• Analysis: I asked my students: Why do you think he changed his mind? What happened in the show that caused his new perspective?
  • Application: Right after we completed this unit, there was a huge bust at a New Bedford, MA factory, and over 300 women who were working there were deported to their home countries. It was very controversial because many were mothers with babies, many still nursing, and they were separated from them without any regard for the children. My students were able to look at this situation with more insight and perhaps more empathy by applying what they already knew to be common to many immigrant situations.

It’s not lost on me that my best teachers and classes were in high school and grad school; those were my smallest classes and the ones where the teachers were most interested in what the students had to say. Students talk when questions are good. My AP students were always very happy to answer any questions, but the students in my Basic Spanish class were much more reluctant. I had to draw them in and did so by using materials and asking questions that were relevant to them or to life. I let them know that I was interested in their opinions.

Of course, there are many ways to do this while speaking Spanish, too. When I was a teaching fellow at Boston College, I had a great mentor; she taught all the introductory Spanish classes at the college, I never heard her use a word of English, and I thought, How is that possible? But she showed her students how to use the language instead of telling them, by performing and by asking her students to do the same. Everything was acted out, over-dramatically, in order to make her points stick. During one lesson on the subjunctive mood, she had a male student down on one knee as he proposed to a female student in front of a very amused class. Her questions were not particularly analytical or evaluative but required students to be expressive, essentially the opposite approach/scenario of the one described above in the high school course. In a college level introductory language course, with very bright and very willing students, the lessons and the questions remained very basic, in order for her to achieve the goal set by the department, which was to use only Spanish and have the students master basic Spanish.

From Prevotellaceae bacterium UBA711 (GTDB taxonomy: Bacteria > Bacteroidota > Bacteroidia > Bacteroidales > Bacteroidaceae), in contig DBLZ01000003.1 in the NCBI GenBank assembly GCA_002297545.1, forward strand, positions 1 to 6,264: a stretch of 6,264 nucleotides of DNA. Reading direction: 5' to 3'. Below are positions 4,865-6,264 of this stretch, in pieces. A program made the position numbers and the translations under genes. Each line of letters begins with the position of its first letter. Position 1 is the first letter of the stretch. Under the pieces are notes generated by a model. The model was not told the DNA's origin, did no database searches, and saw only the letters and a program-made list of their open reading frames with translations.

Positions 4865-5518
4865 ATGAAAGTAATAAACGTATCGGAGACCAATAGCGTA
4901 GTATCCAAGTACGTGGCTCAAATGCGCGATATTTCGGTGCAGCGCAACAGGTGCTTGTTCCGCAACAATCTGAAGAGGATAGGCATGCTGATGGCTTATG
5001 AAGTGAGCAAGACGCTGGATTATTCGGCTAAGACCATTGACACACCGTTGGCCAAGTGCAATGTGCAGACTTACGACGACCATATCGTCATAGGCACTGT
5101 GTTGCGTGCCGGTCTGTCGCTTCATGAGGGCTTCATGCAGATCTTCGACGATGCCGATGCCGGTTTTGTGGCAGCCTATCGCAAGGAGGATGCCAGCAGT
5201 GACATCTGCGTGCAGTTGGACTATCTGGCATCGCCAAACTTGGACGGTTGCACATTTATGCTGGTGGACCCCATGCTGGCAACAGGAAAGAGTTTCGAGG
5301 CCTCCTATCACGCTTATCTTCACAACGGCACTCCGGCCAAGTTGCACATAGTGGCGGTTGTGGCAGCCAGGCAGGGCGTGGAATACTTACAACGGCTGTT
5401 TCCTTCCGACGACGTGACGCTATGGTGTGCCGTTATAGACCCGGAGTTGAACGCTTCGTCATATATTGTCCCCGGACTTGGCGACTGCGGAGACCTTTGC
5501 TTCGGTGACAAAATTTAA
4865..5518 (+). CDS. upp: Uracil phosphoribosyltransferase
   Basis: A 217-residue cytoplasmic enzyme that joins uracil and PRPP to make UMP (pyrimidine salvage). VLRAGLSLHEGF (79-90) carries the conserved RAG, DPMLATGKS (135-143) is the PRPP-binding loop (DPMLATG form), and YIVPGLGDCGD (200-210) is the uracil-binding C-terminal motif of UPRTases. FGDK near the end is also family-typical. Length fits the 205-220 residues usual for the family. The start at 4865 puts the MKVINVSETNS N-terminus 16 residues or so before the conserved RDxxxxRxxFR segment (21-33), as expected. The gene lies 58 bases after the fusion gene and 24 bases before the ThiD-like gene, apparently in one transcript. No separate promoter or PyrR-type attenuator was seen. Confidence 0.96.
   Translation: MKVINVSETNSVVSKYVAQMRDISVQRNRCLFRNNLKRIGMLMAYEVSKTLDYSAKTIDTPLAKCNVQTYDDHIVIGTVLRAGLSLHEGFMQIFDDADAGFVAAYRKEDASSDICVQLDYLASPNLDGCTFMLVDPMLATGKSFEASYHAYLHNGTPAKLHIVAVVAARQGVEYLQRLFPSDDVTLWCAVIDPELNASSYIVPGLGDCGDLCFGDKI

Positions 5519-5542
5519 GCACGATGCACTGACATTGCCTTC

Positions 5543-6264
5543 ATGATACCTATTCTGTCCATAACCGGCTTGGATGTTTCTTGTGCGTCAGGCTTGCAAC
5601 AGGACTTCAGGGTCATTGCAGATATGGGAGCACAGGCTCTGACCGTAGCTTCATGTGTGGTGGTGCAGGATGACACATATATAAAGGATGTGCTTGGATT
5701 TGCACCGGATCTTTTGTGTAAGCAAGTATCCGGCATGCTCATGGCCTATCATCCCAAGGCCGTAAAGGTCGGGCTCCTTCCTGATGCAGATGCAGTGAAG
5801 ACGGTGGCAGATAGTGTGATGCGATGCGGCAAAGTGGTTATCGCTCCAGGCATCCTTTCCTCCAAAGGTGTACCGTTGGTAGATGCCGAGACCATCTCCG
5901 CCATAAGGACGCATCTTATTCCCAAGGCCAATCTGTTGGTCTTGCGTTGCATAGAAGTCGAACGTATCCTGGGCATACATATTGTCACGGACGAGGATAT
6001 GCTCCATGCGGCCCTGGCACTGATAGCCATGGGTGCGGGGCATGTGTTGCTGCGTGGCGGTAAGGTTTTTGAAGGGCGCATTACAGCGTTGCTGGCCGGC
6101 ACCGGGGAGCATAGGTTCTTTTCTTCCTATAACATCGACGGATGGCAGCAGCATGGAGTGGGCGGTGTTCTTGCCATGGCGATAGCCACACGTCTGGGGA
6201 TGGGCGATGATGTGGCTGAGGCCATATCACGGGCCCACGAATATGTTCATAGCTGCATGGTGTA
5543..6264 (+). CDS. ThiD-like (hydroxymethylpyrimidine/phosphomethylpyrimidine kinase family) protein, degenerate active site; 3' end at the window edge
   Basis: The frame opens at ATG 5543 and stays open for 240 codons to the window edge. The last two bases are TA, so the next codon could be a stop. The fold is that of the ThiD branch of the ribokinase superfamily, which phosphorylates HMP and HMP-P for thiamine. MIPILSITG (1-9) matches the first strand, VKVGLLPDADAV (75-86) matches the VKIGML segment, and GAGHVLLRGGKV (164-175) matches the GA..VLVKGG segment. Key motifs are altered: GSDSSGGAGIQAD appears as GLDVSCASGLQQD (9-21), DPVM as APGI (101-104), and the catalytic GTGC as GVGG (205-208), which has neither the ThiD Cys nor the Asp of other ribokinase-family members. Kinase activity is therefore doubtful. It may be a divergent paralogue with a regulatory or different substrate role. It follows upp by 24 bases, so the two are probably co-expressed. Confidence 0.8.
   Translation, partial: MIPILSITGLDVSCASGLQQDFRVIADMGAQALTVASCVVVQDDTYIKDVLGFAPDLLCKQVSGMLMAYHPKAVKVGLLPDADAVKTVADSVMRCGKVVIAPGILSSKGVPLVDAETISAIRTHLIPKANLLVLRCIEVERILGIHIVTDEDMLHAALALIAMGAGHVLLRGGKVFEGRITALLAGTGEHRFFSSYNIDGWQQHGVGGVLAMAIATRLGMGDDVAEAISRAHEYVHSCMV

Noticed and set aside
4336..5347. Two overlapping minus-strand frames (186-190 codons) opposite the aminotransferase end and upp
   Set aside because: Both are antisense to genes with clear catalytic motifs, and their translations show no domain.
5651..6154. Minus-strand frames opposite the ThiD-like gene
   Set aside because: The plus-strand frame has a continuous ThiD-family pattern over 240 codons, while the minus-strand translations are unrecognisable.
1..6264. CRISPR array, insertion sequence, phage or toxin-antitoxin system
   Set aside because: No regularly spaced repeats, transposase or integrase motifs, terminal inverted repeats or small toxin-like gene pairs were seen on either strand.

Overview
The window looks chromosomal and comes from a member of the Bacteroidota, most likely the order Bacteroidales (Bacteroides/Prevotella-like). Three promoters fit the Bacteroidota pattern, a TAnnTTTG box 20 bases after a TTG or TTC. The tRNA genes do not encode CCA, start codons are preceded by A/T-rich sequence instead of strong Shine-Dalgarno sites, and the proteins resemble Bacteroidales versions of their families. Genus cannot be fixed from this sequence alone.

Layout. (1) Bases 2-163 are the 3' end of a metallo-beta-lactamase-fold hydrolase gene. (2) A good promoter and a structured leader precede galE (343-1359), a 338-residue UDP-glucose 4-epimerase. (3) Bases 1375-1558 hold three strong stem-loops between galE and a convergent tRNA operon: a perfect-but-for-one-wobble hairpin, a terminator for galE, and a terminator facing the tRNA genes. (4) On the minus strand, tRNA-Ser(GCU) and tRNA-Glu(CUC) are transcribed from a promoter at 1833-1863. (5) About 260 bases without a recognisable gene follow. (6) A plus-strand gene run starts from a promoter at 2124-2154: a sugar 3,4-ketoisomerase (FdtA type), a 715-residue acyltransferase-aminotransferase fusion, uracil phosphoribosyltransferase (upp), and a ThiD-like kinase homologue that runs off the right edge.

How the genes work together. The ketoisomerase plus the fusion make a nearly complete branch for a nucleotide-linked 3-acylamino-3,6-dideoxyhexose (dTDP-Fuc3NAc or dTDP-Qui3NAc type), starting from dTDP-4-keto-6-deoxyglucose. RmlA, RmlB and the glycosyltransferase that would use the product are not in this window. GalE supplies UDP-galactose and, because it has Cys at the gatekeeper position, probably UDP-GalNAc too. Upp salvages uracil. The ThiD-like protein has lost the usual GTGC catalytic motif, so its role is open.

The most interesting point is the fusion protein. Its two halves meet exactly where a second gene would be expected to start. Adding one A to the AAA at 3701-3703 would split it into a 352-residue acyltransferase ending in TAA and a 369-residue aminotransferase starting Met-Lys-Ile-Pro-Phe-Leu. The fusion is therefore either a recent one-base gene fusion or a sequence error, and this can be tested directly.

At my high school, in my introductory course, with students who struggled academically (and often socially), the lessons and the questions were less basic, more complex, based less on grammar and more on real life, all in order to meet our goals: Keep students enrolled in Spanish, have them feel and be successful in the course, and open up their minds to ideas and situations they had not encountered before.

The “hola” image came from this site. The Don Quixote image came from here. The photo of Garcia Marquez came from this blog. The photo of Dario came from here. The photo of coffee cherries came from here.